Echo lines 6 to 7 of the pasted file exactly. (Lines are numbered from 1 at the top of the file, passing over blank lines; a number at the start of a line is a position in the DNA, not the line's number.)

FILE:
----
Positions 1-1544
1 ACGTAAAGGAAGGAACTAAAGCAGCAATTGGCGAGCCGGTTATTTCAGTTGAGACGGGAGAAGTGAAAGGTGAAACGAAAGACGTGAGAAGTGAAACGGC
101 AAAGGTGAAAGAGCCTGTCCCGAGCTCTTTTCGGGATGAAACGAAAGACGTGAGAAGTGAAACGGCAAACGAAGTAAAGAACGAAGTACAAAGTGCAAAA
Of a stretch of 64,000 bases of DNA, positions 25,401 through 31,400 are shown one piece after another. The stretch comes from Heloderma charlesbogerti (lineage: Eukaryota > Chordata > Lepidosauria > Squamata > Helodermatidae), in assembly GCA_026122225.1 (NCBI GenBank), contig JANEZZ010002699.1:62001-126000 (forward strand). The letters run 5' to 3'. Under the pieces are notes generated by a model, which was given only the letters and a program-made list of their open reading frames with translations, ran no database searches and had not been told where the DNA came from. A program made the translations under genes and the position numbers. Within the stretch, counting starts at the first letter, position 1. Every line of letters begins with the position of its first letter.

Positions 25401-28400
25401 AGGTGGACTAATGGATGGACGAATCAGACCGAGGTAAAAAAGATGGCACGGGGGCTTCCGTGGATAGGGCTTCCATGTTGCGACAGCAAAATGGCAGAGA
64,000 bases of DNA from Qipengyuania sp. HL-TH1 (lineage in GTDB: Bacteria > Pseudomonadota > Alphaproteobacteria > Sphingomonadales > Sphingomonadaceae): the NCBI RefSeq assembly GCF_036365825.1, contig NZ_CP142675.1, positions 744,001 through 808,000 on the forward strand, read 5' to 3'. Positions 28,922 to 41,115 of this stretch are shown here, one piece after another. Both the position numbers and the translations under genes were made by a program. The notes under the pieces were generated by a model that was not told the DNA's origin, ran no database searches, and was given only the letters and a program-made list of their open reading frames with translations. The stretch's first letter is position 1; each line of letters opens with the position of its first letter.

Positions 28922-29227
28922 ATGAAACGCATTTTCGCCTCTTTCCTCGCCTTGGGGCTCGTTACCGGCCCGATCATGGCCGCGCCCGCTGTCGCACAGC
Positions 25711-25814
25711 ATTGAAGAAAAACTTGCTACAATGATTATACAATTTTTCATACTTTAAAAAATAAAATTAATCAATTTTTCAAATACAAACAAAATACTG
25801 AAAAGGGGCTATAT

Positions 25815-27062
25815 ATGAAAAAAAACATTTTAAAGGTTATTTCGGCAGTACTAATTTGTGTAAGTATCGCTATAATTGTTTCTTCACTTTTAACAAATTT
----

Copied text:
25401 AGGTGGACTAATGGATGGACGAATCAGACCGAGGTAAAAAAGATGGCACGGGGGCTTCCGTGGATAGGGCTTCCATGTTGCGACAGCAAAATGGCAGAGA
64,000 bases of DNA from Qipengyuania sp. HL-TH1 (lineage in GTDB: Bacteria > Pseudomonadota > Alphaproteobacteria > Sphingomonadales > Sphingomonadaceae): the NCBI RefSeq assembly GCF_036365825.1, contig NZ_CP142675.1, positions 744,001 through 808,000 on the forward strand, read 5' to 3'. Positions 28,922 to 41,115 of this stretch are shown here, one piece after another. Both the position numbers and the translations under genes were made by a program. The notes under the pieces were generated by a model that was not told the DNA's origin, ran no database searches, and was given only the letters and a program-made list of their open reading frames with translations. The stretch's first letter is position 1; each line of letters opens with the position of its first letter.